Royal Grammar School


Crisis? What crisis?

Crisis? What crisis?

Former Prime Minister Jim Callaghan never said that. The expression was coined by a Sun reporter trying to convey the impression (rather successfully, as it happened) that Sunny Jim was out of touch. There he was, presiding over the Winter of Discontent on 1978-9, a Labour leader at war with the Trades Unions over pay rises, uncollected rubbish piled in the streets and, so it was alleged, bodies lying unburied in mortuaries.

So one needs to be careful before quoting that particular, rather unfortunate phrase. But here I must. Saturday’s Times screamed “Private Schools in Crisis”. Owner of the Good Schools Guide Lord Lucas declared in an interview to the TES that state schools have improved so much that independent schools “are on the wane”. He predicted “a serious bleed out of the independent system”, and “slow shrinkage”.

It’s true that the independent sector has suffered more deeply and for longer in the North than (Surprise! Surprise!) in the South-East: the economic downturn has been longer and deeper. 

But Lord Lucas’s comments and the consequent “crisis” reports describe a world that doesn’t exist for the vast majority of state or private schools. Independent schools are pragmatic and adaptable. During tough economic times they shrink: sometimes they merge or sadly close: we’ve seen both occur close to home in Newcastle and Sunderland. 

Yet, when things recover, the sector’s still there, and strong: we’re seeing that here too. Moreover, the Independent Schools Council reports rising numbers in the sector, this year even in the north. Here at the RGS last month we sat down a record number of candidates for our Year 7 entrance exam. That’s not a crisis by any stretch of the imagination.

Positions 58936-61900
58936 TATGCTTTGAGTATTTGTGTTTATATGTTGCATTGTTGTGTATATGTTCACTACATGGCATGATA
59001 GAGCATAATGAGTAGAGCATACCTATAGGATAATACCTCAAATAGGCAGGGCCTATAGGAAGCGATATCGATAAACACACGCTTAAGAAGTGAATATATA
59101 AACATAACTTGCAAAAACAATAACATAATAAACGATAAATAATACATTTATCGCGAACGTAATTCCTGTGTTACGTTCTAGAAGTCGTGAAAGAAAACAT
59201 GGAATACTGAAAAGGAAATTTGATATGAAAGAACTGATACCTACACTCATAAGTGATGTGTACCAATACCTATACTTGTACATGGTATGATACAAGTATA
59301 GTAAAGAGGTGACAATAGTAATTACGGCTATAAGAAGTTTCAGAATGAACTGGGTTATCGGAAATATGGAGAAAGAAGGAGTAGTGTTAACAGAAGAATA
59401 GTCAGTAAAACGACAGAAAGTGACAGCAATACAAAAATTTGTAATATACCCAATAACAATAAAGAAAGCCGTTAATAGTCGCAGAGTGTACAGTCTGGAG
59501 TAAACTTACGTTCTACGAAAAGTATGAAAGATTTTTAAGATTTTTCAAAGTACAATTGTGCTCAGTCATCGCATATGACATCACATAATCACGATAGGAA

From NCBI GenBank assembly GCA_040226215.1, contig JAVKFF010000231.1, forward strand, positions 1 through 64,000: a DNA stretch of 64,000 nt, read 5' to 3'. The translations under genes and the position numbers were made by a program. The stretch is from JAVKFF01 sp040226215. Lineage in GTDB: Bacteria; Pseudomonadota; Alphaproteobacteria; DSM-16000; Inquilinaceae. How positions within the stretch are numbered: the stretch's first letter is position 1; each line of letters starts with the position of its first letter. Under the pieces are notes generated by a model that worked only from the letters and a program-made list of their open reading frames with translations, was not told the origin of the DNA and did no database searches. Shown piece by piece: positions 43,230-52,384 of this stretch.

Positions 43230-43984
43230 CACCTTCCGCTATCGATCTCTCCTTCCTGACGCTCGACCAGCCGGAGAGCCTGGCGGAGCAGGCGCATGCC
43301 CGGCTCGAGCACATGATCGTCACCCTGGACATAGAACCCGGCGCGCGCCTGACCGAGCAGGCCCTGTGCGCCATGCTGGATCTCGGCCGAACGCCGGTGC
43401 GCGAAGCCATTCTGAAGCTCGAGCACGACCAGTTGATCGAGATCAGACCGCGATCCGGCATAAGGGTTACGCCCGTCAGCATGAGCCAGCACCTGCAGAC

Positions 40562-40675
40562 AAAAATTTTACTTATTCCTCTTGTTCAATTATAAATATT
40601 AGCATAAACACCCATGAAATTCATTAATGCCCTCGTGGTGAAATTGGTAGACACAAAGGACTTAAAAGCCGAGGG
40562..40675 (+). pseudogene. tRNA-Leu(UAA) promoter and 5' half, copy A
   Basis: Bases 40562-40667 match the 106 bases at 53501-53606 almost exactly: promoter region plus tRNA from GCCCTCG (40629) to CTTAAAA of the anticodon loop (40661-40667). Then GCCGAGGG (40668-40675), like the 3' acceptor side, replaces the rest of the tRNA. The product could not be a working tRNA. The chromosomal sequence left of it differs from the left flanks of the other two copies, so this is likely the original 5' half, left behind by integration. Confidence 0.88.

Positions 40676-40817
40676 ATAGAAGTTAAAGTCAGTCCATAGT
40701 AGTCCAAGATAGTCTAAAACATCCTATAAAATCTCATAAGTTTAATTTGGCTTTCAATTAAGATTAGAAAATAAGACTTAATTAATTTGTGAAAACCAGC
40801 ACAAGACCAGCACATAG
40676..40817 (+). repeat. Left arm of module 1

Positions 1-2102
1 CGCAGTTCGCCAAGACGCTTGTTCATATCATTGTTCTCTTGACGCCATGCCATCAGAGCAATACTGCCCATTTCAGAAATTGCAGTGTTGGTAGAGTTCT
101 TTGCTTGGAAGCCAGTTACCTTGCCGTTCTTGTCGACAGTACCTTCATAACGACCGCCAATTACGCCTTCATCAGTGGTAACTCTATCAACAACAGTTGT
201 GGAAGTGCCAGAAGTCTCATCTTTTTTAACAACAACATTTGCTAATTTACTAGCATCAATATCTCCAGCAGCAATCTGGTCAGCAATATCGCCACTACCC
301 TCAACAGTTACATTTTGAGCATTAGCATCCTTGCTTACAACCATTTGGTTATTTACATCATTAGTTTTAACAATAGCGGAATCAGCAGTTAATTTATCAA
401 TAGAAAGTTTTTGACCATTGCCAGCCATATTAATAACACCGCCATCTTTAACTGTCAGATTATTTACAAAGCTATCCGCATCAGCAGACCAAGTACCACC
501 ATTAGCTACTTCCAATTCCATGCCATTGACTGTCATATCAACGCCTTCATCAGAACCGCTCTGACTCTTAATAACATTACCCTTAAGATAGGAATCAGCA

Lord Lucas reckons he’s spotted another weakness in independent schools: he claims there’s “increasing homogeneity and conformity” in the way independent schools teach. I’d respond that both the independent and state sectors have learnt in recent years to share best practice in teaching: what he calls dull conformity is to my mind consistency in the relentless pursuit of excellence.

He also believes, he says, that independent schools will survive only by offering quirky things like polo teams: on the contrary, I think they thrive by being excellent in everything they do. That’s what parents rightly demand from both sectors. 

Lord Lucas’s Good Schools Guide seeks out schools’ individuality and writes nice, tongue-in-cheek thumbnail sketches about them. His reviewer’s write-up of the RGS, published last year, was amusing, perceptive and uncovered no tedious conformity: you can read it – if you subscribe to the Guide or buy a printed version. 

It’s a great write-up, and a credit to the Guide’s reviewer that her judgment was entirely vindicated by the much more detailed, formal but nonetheless glowing inspection report from the Independent Schools Inspectorate (ISI) which has recently entered the public domain. No crisis there, then.

Following his comments, I’ve had to suffer more media nonsense about the private sector than I’ve read for a long time. Journalists described how oligarchs and the super-rich are turning away from private schools, all based on “research” carried out in places as far apart as Barnet and Hampstead! Moreover, their analysis barely reached beyond the effect on London and the South-East of the few top selective state grammar schools.

Maybe it’s different in London: up in Newcastle upon Tyne, at any rate, we independents do real life. We are on good terms with our neighbours in both sectors. We don’t charge eye-watering annual fees, recognising that £12,000 is a significant sum. We raise and spend £700K each year on bursaries, because we don’t want to become the exclusive preserve even of the relatively rich. 

One man’s views, however influential, do not create a crisis for the independent sector, though our schools deserved better from him.

No crisis then: more a storm in a tea-cup. 

Have a great half-term!

Bernard Trafford